So AMD's 8-core desktop chip will compete against quad-core i7 chips. No matter what kind of IPC gain AMD makes, we know it will still fall short of Intel's single-threaded performance. But they will sell an 8-core chip for around $150 (compare with launch prices for 4 module FX chips [wikipedia.org]), and it will hopefully have better multithreaded performance than Intel's quad cores. That combination is what could make AMD great again.

      There are no CPU killing games

      The good news is that the PS4 and XBO have AMD 8-core chips. Sure, they are somewhat puny AMD Jaguar chips, and only 6-7 cores are available to the game devs, but it will hasten the parallelization trend, particularly beyond the ubiquitous quad-cores. The "PS4K" will have a similar 8-core chip, but with a clock rate boost. This is being released "mid-cycle", so consolitis is diminished to a degree.

      Zen will be followed by Zen+, which should improve IPC/etc. further. Maybe around that time (2018?), Intel will decide to make a "mainstream" 6-core chip for once.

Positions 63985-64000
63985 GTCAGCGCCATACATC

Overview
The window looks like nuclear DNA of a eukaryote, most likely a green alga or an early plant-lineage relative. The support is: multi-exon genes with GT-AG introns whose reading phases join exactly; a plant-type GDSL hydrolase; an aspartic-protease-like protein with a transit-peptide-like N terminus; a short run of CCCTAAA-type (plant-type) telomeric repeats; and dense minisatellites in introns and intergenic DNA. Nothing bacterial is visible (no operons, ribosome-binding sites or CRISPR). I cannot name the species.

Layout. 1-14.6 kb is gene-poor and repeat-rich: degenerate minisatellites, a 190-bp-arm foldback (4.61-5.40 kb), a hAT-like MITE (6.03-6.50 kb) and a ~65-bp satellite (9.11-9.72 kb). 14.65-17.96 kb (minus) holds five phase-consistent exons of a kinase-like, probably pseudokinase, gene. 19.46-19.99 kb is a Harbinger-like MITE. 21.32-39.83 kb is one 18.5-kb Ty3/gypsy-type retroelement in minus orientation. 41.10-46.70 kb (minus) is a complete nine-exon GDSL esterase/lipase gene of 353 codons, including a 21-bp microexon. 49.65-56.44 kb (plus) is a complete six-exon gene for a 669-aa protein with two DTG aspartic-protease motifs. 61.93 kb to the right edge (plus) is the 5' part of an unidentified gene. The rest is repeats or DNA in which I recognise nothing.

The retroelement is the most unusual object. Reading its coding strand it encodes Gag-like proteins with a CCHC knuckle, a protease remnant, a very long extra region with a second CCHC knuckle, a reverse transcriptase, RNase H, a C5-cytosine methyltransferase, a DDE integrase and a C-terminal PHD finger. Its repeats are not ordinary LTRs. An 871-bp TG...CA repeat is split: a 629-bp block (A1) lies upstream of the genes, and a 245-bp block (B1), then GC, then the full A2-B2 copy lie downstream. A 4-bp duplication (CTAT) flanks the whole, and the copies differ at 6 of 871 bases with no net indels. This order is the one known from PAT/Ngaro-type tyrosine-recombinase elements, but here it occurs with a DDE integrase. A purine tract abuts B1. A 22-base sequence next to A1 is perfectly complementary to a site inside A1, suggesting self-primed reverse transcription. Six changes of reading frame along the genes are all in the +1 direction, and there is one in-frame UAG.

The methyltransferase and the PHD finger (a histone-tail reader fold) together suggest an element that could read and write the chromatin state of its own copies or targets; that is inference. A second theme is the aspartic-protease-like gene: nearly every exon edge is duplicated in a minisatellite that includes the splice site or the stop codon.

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    • (Score: 0) by Anonymous Coward on Sunday June 05 2016, @12:34AM

      by Anonymous Coward on Sunday June 05 2016, @12:34AM (#355333)

      "They have pretty much lost the entire server market to Intel which makes their ARM opteron seem like a foolish endeavour." (endeavor *)

      It's all relative. The server of yesterday is obsolete today and my phone is more powerful than it. However by having server options AMD can force Intel to keep upgrading its server offerings to compete, at least to some extent, which takes away money and resources from producing other stuff that AMD can better compete with them on. So AMD can invest a little bit at a time and make Intel invest more to keep ahead of the game and insure they stay ahead of the game. If Intel doesn't invest at all or if they reduce their investment they are threatened to eventually be surpassed by AMD as technology moves so fast that a regular/constant small investment would move quick relative to not investing at all since past investments, even large ones, quickly result in obsolete technology if they aren't meet with constant investing and advancement going forward.